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Butane 'Fire-Breathing'

Robert F. Thomas, USAF, MC
Arch Intern Med. 1984;144(5):1085. doi:10.1001/archinte.1984.00350170255042.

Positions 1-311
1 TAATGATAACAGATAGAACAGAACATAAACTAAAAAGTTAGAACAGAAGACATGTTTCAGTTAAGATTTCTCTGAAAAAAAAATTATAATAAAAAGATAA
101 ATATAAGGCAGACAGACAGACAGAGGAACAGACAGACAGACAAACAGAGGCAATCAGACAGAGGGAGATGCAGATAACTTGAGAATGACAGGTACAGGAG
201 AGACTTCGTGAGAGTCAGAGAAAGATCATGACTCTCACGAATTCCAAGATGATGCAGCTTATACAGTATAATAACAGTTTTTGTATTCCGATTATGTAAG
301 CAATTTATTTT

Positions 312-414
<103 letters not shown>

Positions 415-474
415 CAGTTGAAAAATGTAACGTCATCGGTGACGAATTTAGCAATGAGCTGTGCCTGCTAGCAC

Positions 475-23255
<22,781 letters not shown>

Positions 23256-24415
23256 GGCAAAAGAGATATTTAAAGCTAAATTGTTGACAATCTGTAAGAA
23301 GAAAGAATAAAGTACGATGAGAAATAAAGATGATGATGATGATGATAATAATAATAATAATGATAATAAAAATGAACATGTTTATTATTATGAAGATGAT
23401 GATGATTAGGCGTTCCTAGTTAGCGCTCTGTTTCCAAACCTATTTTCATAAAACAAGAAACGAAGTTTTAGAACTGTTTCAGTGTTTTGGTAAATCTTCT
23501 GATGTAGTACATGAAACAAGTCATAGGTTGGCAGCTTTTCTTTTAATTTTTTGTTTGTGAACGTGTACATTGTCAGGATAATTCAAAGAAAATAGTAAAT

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To the Editor.  —In the October 1983 Archives, Cartwright et al1 describe a patient who inhaled butane gas. As noted in the article, most hydrocarbon incidents have been associated with aspiration of aliphatic hydrocarbons of a higher molecular weight (C8 and above). Butane, however, is a low molecular weight (C4) gaseous hydrocarbon that has been designated as a simple asphyxiant,2,3 since no systemic effect had been linked to its inhalation.3 The dosage far exceeds that noted in an industrial environment, but the case does demonstrate that butane gas, at higher concentrations, has a definite lower respiratory irritant effect.Most accounts of aspiration of the higher hydrocarbons have the cause of the pulmonary pathologic condition clouded by the presence of gastric contents, contaminants of the fractionation process (ie, aromatic hydrocarbons), preservative, or additives. The authors have described the inhalation of a gaseous aliphatic hydrocarbon that can


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